Seven Celtic Chefs ~ Margaret Johnson

fbBeing 100 percent Irish American, Massachusetts-born Margaret Johnson started visiting the Emerald Isle in 1984. Since then, she has been back over 80 times.

Those first trips to Ireland inspired a career change. “After my first several visits, I realized that Irish food was something that Irish-Americans were completely overlooking so I decided to focus my efforts on that,” she explains.

To date, Johnson has published 11 cookbooks, including her latest Favorite Flavours of Ireland. “It’s a tribute to 30 years of travel there, and a compilation of all my favorite recipes from 10 previous cookbooks.”

She notes that the state of Ireland’s culinary industry has never been stronger. “For so many years Irish cooking was thought of as a joke –you know, a 7-course Irish meal was a 6-pack and a boiled potato – but so much of that perception has changed in the last 20 years. Now people actually go to Ireland to cookery schools!”

Johnson loves Irish lamb and “the fact that most meals come with three kinds of potatoes.” The best brown bread she and her husband ever tasted in Éire turned out to be a store-bought product. Johnson found out, however, that the bread was originally conceived in a small bakery and she was able to track down the recipe from the original baker.

A Margaret Johnson Favourite: Guinness and Malt Wheaten Bread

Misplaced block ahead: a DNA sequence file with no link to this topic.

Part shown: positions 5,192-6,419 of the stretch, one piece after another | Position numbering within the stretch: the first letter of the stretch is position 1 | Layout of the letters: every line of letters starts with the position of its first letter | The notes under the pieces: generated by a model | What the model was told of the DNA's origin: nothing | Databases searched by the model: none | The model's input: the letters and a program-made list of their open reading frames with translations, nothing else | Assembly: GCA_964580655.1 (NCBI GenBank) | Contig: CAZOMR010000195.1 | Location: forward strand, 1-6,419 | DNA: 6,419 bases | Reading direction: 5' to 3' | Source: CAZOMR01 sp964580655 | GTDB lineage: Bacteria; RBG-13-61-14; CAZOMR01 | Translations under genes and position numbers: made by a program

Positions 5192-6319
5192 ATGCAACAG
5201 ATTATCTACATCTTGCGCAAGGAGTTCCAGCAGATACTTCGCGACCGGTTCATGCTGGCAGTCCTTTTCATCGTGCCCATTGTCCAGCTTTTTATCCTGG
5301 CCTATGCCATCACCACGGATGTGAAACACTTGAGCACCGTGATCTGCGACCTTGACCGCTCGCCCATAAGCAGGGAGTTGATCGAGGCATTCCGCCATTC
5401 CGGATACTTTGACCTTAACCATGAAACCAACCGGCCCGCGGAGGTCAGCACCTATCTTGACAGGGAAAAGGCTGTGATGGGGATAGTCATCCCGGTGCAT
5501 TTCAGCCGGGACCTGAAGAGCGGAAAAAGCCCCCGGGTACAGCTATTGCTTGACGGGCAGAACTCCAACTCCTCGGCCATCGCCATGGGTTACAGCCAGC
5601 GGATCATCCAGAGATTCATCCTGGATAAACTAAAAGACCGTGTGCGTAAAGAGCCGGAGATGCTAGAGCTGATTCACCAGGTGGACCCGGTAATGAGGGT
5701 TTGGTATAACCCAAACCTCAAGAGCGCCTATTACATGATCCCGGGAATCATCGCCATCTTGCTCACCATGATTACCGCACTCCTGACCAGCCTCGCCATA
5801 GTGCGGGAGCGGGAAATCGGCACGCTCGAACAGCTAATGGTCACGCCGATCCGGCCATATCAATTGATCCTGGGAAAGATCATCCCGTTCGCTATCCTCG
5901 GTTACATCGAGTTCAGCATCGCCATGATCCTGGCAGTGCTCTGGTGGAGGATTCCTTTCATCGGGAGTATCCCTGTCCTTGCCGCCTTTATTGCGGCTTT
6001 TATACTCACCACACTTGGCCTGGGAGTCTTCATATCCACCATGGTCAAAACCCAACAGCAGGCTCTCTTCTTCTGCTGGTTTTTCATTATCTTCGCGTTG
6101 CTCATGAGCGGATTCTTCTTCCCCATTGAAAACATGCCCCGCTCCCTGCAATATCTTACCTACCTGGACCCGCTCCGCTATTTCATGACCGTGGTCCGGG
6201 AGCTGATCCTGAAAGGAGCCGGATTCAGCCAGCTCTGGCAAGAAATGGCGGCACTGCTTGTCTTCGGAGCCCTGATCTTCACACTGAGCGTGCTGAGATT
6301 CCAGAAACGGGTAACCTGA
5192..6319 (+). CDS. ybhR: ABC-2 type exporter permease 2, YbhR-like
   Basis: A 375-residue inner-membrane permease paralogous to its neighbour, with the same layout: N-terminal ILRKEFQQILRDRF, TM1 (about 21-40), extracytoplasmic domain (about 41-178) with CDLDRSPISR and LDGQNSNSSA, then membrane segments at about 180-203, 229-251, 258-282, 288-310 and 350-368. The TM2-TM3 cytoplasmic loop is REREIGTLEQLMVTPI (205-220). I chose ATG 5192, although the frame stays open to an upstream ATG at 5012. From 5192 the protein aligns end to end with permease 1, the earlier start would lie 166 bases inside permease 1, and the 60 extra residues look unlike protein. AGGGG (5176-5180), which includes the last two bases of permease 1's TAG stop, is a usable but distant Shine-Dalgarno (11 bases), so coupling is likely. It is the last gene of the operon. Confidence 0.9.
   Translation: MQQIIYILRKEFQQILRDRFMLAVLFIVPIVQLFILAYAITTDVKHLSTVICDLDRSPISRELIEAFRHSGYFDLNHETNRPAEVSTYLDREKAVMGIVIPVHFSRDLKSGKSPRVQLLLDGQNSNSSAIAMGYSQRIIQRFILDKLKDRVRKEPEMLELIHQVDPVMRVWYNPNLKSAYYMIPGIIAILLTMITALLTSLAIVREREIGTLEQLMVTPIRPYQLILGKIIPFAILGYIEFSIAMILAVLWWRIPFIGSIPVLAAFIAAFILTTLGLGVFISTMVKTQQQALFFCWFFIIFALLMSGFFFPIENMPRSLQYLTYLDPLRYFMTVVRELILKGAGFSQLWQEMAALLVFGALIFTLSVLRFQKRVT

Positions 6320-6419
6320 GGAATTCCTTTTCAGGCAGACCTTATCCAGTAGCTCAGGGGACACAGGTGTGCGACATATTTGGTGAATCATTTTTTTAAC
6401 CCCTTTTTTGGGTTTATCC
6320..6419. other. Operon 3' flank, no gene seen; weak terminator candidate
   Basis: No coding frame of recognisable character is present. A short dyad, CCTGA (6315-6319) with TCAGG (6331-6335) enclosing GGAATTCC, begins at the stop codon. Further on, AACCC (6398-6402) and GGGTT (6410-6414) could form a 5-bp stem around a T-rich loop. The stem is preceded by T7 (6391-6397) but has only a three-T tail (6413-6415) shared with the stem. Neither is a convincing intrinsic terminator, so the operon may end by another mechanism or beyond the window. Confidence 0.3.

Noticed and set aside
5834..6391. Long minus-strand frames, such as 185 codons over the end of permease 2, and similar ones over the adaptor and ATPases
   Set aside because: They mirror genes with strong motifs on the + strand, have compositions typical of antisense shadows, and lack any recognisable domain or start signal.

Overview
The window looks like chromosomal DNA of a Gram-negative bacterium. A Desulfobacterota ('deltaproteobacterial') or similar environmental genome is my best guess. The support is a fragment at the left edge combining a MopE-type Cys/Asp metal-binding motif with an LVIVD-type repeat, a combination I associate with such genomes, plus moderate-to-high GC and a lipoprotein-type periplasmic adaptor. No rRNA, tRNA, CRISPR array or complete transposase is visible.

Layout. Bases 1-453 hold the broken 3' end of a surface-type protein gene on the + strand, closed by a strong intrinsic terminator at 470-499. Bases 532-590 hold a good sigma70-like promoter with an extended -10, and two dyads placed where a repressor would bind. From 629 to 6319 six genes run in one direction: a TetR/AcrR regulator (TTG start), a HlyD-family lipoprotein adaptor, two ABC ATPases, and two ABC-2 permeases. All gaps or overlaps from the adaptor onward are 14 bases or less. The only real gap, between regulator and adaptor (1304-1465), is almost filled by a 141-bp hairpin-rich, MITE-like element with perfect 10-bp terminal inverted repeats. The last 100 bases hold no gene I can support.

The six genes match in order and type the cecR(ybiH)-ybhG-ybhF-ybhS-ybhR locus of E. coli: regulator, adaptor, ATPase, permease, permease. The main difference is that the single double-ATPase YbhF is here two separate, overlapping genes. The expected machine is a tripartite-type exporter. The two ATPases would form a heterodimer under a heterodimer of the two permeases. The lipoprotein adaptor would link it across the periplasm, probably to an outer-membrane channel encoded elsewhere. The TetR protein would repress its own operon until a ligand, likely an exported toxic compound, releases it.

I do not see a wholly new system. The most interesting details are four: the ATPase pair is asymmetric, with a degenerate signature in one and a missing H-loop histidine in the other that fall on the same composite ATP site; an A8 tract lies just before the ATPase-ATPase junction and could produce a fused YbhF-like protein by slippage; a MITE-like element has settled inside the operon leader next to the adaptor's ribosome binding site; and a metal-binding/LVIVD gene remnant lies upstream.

Margaret Johnson - recipe photo


  • 1 cup fine whole wheat flour
  • 1 cup coarse whole wheat flour OR 1 cup each wheat bran and quick-cooking (not instant) Irish oatmeal
  • 1/4 cup sugar
  • 1/2 tsp. baking soda
  • 1/2 tsp. salt
  • 4 tbsp. unsalted butter, cut into small pieces
  • 1 tbsp. barley malt extract, also called barley malt (available in health food stores)
  • 3/4 cup buttermilk
  • 3/4 cup Guinness Stout


Preheat the oven to 375° F. Grease a 7-inch loaf pan and dust with whole wheat flour; tap out excess. In a large mixing bowl, combine the flours, oatmeal or oat bran, sugar, baking soda, and salt. With a pastry cutter or your fingers, cut or work in the butter until the mixture resembles coarse breadcrumbs. Make a well in the center, add barley malt, buttermilk, and Guinness, and with a wooden spoon, mix until blended. Transfer the batter to the prepared pan. Sprinkle additional flour on top and bake for 30 minutes. Reduce oven temperature to 325° F and bake for 30 minutes longer. Bread is done when it springs back after gently pressing the top. Turn oven off and allow to cool with door open for 30 minutes. Turn onto a wire rack to cool completely before slicing.. Makes 1 loaf.